Author(s): Lasisi AO, Abiona T, Gureje O
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Abstract OBJECTIVE: To determine the prevalence and correlates of tinnitus among community elderly and its impact on their quality of life. STUDY DESIGN: Longitudinal cohort. SETTING: Yoruba-speaking communities in Nigeria. SUBJECTS AND METHODS: Face-to-face interviews of 1302 subjects 65 years or older selected by the use of a multistage stratified sampling of households. Subjects were assessed for subjective tinnitus, chronic health conditions, functional impairment, and quality of life by use of the brief version of the World Health Organization quality of life instrument. RESULTS: Tinnitus was reported in 184 (110 female and 74 male subjects), giving a prevalence of 14.1 percent (SE = 0.49). Gender, age, economic status, educational level, residence, smoking, and alcohol consumption were not significantly associated with tinnitus. Univariate analysis revealed a history of recurrent otitis media (odds ratio [OR] = 4.5, 95\% confidence interval [95\% CI] 3.1-6.6, P = 0.01), head injury (OR 3.4, 95\% CI 2.1-5.6, P = 0.01), rhinosinusitis (OR 2.4, 95\% CI 1.5-4.0, P = 0.01), dizziness (OR 2.1, 95\% CI 1.4-3.1, P = 0.01), and hypertension (OR 1.7, 95\% CI 1.0-2.7, P = 0.05) as significant correlates. However, in multivariate analysis, only a history of otitis media and of head injury remained significant. Compared with those without, persons with tinnitus had a more negative perception of their overall health and a poorer quality of life as well as twofold likelihood to experience impairment in both activities of daily living and instrumental activities of daily living. CONCLUSION: Tinnitus is common among elderly Nigerians and is associated with treatable health conditions, such as otitis media, rhinosinusitis, head injury, and hypertension. Its association with functional impairment and reduced quality of life highlights the need for inclusion in any comprehensive health care for the elderly. Copyright © 2010 American Academy of Otolaryngology–Head and Neck Surgery Foundation. Published by Mosby, Inc. All rights reserved.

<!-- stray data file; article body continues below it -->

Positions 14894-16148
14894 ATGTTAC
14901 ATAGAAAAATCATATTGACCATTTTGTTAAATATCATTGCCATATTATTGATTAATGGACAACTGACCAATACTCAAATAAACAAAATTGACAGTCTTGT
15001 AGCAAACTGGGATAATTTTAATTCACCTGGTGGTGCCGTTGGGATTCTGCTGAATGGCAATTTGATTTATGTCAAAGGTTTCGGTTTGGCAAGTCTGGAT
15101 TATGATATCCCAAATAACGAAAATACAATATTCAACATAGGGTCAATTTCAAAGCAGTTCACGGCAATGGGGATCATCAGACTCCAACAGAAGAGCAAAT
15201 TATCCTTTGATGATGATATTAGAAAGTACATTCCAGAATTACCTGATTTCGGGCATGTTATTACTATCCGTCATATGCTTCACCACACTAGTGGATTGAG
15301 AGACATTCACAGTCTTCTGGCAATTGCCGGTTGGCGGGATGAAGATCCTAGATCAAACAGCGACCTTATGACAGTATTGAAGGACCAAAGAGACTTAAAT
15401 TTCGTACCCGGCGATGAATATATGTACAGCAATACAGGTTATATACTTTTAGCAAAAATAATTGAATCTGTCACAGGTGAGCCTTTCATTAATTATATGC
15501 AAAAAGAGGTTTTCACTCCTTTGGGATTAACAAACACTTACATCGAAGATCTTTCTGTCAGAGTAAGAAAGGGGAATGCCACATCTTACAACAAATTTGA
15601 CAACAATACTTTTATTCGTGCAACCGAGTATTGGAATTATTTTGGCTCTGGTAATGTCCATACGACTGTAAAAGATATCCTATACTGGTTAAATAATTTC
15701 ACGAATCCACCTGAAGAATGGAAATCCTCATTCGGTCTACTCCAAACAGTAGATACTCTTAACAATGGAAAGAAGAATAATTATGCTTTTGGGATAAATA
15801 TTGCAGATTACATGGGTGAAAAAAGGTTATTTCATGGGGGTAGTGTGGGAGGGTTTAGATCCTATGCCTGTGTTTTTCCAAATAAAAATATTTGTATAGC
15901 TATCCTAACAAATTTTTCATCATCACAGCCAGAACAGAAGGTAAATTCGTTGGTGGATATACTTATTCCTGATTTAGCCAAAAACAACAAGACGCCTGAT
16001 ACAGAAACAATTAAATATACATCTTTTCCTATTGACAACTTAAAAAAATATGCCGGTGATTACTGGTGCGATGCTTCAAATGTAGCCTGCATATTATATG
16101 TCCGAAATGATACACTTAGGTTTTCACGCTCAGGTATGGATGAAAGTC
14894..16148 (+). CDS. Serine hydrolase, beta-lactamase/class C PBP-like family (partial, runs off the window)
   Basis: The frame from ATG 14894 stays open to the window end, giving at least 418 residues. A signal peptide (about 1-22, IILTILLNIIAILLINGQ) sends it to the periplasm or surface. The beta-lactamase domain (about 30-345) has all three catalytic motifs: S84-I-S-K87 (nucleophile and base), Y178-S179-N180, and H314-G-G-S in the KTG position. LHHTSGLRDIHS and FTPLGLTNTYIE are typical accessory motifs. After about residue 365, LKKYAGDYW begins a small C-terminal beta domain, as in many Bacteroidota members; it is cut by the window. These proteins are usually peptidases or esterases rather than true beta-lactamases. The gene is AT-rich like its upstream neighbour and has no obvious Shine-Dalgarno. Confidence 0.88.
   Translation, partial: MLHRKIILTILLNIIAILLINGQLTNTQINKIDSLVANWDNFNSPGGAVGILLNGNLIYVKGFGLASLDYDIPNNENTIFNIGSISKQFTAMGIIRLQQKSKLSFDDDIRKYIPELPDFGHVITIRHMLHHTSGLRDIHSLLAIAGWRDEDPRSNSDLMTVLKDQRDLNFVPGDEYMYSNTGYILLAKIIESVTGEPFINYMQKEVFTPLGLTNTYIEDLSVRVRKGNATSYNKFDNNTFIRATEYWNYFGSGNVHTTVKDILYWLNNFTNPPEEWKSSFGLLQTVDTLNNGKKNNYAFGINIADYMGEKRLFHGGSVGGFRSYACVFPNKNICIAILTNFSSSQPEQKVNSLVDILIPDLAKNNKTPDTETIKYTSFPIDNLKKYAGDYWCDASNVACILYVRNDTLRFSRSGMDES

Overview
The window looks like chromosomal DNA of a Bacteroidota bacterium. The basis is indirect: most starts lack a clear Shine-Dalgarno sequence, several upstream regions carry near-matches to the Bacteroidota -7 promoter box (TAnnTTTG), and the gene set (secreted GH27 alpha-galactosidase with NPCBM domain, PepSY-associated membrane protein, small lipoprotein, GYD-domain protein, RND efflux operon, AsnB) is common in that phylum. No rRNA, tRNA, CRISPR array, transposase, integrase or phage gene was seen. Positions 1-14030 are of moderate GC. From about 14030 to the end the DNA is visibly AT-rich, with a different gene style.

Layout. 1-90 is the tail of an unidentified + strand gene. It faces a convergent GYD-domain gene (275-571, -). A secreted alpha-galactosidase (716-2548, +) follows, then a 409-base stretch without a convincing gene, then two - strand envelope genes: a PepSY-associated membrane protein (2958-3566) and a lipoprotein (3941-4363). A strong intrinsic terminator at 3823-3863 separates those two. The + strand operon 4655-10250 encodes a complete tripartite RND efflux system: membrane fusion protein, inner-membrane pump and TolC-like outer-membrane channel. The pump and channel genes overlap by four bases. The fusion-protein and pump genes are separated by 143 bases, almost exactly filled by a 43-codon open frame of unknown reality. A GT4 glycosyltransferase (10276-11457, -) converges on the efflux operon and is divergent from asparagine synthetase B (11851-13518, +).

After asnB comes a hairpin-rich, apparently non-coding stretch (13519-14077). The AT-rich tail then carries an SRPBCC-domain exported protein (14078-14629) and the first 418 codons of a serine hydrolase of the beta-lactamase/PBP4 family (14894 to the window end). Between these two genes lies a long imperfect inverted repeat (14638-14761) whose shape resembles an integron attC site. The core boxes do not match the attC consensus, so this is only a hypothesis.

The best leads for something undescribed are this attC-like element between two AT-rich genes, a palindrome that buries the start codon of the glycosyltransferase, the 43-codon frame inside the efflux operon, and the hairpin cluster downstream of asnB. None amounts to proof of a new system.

This article was published in Otolaryngol Head Neck Surg
and referenced in Journal of Gerontology & Geriatric Research